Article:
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March 7, 2019

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Skipper Read to bid ‘sayonara’ to NZ post-World Cup

ALL Blacks captain Kieran Read has signed up to play for Japanese club Toyota Verblitz after this year’s World Cup, bringing an end to 13 seasons as a professional in New Zealand.

The 33-year-old No. 8 had already announced he would be bringing down the curtain on his long test career after he leads New Zealand’s quest for a third straight World Cup title in Japan later this year.

Although the 118-cap enforcer had long been linked with a big-money move to Parisian club Racing 92, he said he was mindful how his battle-weary body might stand up to the strain of a full season in Europe’s top leagues.

“With three kids and a family, (Japan) is a lot closer to home,” Read said in Christchurch yesterday. “And for my age, and my body, in terms of the amount of footy you play there compared to Europe and the UK. They are probably the main reasons.

“It offered something pretty unique to be there, and enjoy a slice of Japan life.”

Far from Tokyo and Japan’s more glamorous destinations, Toyota Verblitz is based in the urban sprawl east of manufacturing hub Nagoya, offering Read a properly immersive experience of the emerging rugby nation.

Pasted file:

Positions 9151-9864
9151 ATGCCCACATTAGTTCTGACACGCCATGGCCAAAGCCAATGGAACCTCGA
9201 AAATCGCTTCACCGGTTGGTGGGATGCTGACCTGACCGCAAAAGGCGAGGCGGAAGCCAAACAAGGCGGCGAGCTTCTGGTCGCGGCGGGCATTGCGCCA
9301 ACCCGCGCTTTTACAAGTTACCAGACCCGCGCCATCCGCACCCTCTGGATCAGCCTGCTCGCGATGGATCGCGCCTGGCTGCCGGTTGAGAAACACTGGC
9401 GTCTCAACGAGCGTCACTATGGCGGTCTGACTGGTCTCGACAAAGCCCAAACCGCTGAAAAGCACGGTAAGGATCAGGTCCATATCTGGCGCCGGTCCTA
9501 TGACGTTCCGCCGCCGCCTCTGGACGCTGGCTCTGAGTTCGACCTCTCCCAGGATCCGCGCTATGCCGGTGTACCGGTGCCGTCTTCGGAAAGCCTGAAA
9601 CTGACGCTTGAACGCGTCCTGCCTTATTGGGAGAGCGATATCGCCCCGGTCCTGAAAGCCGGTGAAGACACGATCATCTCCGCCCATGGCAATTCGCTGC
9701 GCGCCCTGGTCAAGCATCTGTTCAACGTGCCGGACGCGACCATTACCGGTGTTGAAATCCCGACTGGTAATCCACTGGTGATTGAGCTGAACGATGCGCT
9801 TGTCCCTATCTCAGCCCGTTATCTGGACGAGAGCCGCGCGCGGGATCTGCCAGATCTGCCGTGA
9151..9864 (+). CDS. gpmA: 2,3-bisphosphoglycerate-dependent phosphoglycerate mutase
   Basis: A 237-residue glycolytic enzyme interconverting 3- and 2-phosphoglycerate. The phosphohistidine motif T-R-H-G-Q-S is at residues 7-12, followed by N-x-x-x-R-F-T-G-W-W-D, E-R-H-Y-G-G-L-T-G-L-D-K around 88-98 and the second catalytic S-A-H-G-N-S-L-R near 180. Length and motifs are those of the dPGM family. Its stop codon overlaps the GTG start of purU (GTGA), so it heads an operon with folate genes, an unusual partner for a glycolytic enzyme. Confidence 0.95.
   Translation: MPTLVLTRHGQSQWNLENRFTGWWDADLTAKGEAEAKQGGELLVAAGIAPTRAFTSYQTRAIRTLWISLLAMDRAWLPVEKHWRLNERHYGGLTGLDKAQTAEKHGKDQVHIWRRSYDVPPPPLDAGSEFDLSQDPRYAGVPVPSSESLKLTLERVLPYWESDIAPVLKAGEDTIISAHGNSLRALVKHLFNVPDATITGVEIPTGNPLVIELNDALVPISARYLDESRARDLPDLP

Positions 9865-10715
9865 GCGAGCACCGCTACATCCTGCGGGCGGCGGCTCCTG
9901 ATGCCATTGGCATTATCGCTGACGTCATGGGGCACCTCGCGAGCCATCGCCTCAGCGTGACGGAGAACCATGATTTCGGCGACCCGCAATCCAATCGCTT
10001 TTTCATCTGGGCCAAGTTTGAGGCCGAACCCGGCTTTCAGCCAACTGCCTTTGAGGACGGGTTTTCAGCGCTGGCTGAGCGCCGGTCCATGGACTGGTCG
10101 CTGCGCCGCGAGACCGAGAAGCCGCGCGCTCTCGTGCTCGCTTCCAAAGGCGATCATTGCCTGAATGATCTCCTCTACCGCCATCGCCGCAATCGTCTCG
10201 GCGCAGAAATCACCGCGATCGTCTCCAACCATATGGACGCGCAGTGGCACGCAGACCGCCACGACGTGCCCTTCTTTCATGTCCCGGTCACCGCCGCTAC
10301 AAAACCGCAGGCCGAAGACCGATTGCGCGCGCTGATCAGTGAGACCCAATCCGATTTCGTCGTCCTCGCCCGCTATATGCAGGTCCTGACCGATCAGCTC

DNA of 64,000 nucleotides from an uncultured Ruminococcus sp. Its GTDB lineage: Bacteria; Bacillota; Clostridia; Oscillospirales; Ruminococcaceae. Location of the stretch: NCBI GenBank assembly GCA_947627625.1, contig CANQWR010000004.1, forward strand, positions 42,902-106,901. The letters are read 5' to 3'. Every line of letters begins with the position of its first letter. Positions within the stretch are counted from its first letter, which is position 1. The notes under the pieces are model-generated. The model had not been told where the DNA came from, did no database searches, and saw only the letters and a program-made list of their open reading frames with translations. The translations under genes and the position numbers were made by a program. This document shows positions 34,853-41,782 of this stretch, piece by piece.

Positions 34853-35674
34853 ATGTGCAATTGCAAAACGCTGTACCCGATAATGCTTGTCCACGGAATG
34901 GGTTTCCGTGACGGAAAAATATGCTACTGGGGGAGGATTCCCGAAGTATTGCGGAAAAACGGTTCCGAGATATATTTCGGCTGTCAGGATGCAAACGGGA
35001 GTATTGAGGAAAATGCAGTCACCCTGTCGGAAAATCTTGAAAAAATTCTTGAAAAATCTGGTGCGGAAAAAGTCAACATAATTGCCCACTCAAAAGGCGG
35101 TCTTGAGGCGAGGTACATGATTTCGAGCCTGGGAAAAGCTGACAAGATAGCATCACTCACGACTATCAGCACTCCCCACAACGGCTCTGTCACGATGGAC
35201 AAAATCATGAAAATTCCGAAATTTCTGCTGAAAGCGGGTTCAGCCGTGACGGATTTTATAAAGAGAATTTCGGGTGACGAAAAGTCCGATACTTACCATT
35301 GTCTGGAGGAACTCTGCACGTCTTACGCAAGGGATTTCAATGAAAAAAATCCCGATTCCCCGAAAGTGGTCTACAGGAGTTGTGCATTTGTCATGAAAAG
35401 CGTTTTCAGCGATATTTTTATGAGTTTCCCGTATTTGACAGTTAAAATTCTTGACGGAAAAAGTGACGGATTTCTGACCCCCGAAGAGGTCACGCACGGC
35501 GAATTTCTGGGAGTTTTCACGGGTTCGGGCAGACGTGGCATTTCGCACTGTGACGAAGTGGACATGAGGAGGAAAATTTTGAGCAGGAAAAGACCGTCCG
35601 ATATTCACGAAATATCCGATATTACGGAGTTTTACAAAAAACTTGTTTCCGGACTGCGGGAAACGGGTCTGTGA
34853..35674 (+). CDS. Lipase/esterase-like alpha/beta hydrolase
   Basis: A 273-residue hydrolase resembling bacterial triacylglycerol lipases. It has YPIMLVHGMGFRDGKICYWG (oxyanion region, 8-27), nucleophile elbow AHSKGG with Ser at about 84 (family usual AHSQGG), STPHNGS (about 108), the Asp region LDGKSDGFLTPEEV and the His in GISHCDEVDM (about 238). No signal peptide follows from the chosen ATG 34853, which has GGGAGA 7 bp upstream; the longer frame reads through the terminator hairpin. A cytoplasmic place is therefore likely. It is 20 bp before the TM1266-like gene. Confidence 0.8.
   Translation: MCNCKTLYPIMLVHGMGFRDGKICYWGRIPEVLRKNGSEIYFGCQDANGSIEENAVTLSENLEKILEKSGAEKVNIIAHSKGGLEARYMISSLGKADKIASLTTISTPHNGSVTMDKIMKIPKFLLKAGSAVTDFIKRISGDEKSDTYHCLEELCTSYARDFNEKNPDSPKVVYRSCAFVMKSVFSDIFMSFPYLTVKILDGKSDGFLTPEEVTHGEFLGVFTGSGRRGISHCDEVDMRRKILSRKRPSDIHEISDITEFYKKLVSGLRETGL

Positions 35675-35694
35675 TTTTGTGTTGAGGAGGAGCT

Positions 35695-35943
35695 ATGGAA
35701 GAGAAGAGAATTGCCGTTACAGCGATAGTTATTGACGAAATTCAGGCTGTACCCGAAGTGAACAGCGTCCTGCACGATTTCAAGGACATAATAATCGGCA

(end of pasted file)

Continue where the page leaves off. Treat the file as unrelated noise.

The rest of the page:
The 2013 World Player of the Year will easily be the team’s highest profile player, but will see some familiar faces, including head coach Jake White, the former World Cup-winning South Africa coach.

Toyota Verblitz — fourth in the 16-team league last season, — has a heavy South African flavor and announced this week it had signed 53-test Springboks fullback Willie le Roux as it looks to push for its first title.

It plays some of its home games at Toyota Stadium, which will host four matches during the World Cup, including New Zealand’s pool clash with Italy.

Before heading off for the World Cup, Read will also hope to help the Canterbury Crusaders to a third successive Super Rugby title once he returns to the team after another three weeks or so. “I think it is always hard leaving a place that I have been a part of for a number of years, 13 years or so,” he said.

“So that will be hard when I get to that point. Right now, to be honest, it’s just a decision being made and I am sure when we get to the end of the season with the Crusaders and All Blacks there will be different emotions coming on then.”

Read took over as All Blacks captain after Richie McCaw retired following the 2015 World Cup. To some degree his captaincy has been overshadowed by his predecessor, McCaw, who captained New Zealand in 110 of his 148 internationals.

All Blacks coach Steve Hansen praised Read’s leadership on and off the field.

“His contribution off the park has been just as impressive. He’s developed into a fantastic leader who has the utmost respect of all his peers,” Hansen said. “What he has achieved has been remarkable and it’s fair to say that he is one of the greats of our game who has enhanced the legacy of not only the All Blacks jersey but also the Crusaders jersey.”


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